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Eighth Blackbird is all about new music

We've all heard Mozart, and we've all heard Beethoven. But what about something a little edgy, something new? What do the Beethovens of today have to say, and who's playing their music?

Eighth Blackbird, for one.

The progressive sextet, which refers to its music as "so good it's dangerous," is hoping to shape the future of classical music, one concert at a time. The group will be performing in Libby Gardner Concert Hall on Tuesday.

Flautist Molly Barth said she feels that the fear and intimidation so many audiences have about new music stems from the performers. "If you present it in a very, very highbrow way, then people might get scared of it," Barth said during a telephone interview. "I think that another problem is that a lot of (performers) don't have the time to put a lot of rehearsal into a piece, so they don't have a very convincing interpretation when they get onstage with it. And if you're not going to be convincing in your interpretation, then the audience also is not going to quite get it. Those are two things that we focus on in our performances."

It probably doesn't hurt, either, that the group cops a fresh, hip attitude. Rather than turning a cold shoulder to pop music, Eighth Blackbird embraces its influence, folding it into the fabric of classical underpinnings. Of course, the trend, Barth noted, goes across the board. Many composers of today's younger generation — the crowd that grew up with rock — are incorporating its influences into their music.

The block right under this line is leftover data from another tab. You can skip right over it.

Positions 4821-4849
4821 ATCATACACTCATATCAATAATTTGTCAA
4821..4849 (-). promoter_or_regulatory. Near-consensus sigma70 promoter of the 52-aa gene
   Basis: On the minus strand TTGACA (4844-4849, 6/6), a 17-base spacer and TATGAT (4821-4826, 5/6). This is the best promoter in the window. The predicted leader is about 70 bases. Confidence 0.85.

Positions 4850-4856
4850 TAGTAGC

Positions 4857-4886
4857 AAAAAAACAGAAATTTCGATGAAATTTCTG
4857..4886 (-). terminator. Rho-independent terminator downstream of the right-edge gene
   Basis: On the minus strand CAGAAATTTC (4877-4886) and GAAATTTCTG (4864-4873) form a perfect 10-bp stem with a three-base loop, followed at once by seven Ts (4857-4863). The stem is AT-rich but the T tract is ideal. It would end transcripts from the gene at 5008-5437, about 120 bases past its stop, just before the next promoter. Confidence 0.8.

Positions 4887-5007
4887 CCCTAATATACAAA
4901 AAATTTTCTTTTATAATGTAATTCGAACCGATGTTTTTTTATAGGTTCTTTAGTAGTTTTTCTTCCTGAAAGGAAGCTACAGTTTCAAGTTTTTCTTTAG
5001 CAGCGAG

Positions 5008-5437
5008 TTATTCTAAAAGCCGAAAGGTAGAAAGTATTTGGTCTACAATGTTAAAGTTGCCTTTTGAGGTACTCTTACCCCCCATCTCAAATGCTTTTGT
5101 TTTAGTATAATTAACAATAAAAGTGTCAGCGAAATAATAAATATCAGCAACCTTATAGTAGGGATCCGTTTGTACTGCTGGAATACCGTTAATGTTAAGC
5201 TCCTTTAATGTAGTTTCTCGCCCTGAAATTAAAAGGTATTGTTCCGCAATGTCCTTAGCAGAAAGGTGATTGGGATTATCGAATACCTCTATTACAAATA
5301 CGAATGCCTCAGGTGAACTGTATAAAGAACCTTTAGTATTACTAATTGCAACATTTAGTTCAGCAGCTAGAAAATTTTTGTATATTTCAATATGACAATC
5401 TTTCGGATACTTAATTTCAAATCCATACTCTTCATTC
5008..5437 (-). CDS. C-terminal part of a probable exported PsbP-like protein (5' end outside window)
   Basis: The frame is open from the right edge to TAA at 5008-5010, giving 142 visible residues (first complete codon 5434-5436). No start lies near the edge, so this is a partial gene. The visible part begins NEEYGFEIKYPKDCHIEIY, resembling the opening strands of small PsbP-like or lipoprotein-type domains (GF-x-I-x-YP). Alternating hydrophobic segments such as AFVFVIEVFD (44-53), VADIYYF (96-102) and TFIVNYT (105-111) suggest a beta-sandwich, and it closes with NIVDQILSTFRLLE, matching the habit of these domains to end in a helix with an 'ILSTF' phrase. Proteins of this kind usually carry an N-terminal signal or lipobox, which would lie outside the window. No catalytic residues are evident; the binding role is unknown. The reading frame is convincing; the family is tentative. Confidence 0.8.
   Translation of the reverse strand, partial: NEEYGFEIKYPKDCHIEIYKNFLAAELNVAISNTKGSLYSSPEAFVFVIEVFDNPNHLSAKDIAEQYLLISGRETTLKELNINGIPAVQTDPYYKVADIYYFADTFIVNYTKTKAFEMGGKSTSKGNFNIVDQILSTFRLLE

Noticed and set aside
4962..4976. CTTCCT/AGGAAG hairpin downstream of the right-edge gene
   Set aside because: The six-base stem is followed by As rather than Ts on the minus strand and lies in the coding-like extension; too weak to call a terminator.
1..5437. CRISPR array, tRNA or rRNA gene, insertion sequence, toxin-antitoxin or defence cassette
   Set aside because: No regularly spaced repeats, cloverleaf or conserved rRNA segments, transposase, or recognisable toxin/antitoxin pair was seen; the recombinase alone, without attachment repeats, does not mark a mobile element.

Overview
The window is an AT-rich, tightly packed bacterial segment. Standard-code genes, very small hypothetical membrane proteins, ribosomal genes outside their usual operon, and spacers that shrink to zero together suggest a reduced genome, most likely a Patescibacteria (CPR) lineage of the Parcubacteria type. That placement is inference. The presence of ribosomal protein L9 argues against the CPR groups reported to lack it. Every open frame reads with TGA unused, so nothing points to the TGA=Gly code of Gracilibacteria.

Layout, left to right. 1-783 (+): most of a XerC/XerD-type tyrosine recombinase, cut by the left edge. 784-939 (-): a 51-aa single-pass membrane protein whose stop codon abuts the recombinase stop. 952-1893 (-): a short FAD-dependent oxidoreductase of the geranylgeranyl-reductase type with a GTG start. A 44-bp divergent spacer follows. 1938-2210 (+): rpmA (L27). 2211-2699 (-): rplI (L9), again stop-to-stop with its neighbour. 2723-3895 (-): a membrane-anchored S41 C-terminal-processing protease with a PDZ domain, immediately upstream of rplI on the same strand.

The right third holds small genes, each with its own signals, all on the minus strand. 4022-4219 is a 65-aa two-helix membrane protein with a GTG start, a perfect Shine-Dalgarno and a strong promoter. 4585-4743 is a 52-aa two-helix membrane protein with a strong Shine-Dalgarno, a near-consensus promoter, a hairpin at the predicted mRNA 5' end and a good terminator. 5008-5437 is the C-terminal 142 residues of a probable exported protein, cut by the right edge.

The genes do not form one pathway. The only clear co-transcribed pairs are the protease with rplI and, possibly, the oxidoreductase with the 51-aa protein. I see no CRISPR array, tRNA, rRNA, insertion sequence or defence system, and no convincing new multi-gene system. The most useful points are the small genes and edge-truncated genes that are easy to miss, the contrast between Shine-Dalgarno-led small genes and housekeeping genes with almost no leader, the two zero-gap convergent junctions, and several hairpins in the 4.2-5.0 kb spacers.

Another secret to Eighth Blackbird's success is its style. Casting off the formal trappings of chamber music, the dress is relatively casual, and each member interacts with the audience. Further, Barth explained, the group memorizes most of its music, which allows freedom to move about the stage — or to get right down into the audience — as seems appropriate for the piece. Barth referred to this as "choreography," although she explained that it is much less formal than what dancers do. For example, she says that when the music features flute and piano, it feels most natural for her to walk over to the piano to play.

"We like to connect with the audiences by talking a little bit, and also the whole thing with choreography helps," Barth said. "But the basic thing that we're trying to do is rehearse music really well so that we can have a strong interpretation and an audience can get something out of it."

If you go . . .

What: Eighth Blackbird

Where: Kingsbury Hall

When: 7:30 p.m., March 11

Phone: 581-7100 or 355-2787 or 1-888-451-2787